KABUL, Afghanistan -- U.S. officials said Tuesday that American citizens were among those killed and injured in theon Kabul's Intercontinental Hotel. The exact number of U.S. casualties remained unclear, but Afghan officials said the death toll had risen to 22, including 14 foreigners and eight Afghans.
The State Department was expected to provide further information at a briefing later Tuesday.
There have been widely varying reports on the total death toll from the siege, with the Afghan government publicly stating a much lower toll than some officials have acknowledged to journalists off the record.
Najib Danish, spokesman for the interior ministry, said on Tuesday that after the deadly siege ended on Sunday, security forces also defused a vehicle full of explosives near the site of the attack.
Earlier reports said that along with the 14 foreigners, four Afghans died in the attack, which ended after security forces said they had killed the last of six Taliban militants who stormed the hilltop hotel.
Danish says an investigation is underway to find out how the attackers got into the building so easily.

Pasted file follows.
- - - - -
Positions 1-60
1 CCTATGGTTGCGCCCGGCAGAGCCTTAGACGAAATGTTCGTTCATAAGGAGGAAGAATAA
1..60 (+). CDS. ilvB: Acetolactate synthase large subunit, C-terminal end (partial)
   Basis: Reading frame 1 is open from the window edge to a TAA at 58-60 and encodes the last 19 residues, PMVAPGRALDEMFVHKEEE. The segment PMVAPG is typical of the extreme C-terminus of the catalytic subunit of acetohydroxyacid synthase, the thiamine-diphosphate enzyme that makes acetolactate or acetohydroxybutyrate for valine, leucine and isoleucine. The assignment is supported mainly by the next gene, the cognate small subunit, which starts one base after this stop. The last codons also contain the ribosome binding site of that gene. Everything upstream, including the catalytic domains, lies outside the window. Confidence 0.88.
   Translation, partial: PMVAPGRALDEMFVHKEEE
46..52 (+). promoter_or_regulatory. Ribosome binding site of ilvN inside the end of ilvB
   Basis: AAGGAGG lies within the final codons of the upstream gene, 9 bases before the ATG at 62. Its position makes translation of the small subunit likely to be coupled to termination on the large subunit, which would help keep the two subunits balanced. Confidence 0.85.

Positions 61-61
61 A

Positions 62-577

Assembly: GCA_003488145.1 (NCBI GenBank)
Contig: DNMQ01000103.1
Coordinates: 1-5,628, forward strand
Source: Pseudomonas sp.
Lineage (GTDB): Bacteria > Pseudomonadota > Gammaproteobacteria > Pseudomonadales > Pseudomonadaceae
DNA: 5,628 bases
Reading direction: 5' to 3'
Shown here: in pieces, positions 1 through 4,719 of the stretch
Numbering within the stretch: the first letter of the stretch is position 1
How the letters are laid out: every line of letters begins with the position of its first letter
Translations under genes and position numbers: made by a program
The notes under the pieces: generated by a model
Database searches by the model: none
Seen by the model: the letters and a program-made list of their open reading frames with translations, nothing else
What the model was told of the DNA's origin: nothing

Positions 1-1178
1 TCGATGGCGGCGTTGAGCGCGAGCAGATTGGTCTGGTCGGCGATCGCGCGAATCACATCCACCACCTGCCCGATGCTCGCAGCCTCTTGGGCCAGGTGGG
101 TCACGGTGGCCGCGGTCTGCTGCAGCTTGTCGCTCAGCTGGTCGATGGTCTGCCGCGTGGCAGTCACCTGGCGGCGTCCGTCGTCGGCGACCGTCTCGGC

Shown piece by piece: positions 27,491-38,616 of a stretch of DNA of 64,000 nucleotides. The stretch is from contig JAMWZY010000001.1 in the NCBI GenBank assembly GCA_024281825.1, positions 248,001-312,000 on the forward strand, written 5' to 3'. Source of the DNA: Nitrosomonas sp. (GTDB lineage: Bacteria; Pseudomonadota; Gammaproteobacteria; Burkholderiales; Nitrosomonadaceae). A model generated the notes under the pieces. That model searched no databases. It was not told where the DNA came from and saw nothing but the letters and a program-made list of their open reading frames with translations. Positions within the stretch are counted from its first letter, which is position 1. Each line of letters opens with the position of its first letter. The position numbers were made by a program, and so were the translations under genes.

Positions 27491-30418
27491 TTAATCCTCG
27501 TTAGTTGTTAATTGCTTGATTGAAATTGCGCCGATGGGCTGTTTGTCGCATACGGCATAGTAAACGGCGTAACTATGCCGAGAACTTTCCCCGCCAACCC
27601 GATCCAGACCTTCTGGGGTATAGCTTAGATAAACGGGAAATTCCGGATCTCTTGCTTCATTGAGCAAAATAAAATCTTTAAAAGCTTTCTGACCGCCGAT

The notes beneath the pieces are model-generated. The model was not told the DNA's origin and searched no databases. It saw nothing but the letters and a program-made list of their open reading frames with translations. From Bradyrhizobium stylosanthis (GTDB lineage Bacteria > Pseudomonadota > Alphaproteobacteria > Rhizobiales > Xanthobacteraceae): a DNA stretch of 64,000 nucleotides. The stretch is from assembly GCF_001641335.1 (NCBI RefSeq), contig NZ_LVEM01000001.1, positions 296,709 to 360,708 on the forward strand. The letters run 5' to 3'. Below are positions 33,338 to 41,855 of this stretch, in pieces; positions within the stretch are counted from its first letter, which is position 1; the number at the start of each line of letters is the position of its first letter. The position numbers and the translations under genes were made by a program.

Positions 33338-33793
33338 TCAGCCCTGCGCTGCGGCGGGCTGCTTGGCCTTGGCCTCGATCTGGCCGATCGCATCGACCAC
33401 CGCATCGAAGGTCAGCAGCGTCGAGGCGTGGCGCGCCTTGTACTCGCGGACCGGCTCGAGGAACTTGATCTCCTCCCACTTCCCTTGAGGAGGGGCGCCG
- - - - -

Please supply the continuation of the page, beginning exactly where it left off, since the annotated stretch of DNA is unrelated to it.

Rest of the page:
More than 150 people were rescued or managed to escape, including 41 foreigners.
The Afghan government has yet to acknowledge that any U.S. nationals were among the victims of the attack.
Survivors of the attack have recounted the deadly, 13-hour-long weekend standoff that only ended on Sunday with Afghan security forces saying they had killed the last of six Taliban militants who stormed the hotel in suicide vests.
More than 150 people were rescued or managed to escape, including 41 foreigners. Eleven of the foreigners killed were pilots and employees of KamAir, a private Afghan airline.
Six Ukrainians, two Venezuelan pilots for KamAir and a citizen from Kazakhstan were among the those killed in the attack on the hotel.
Mohammad Humayun Shams, the telecommunications director of eastern Laghman province who was visiting Kabul and staying at the hotel, said he was able to escape by jumping into a tree form a hotel window as the attackers roamed the hallways, killing people.
"It was the worst night of my life," Shams said, adding that as he ran, he didn't know who were the police and who were the Taliban - they all had the same type of uniforms.
Afghan authorities have not confirmed the attackers wore police uniforms.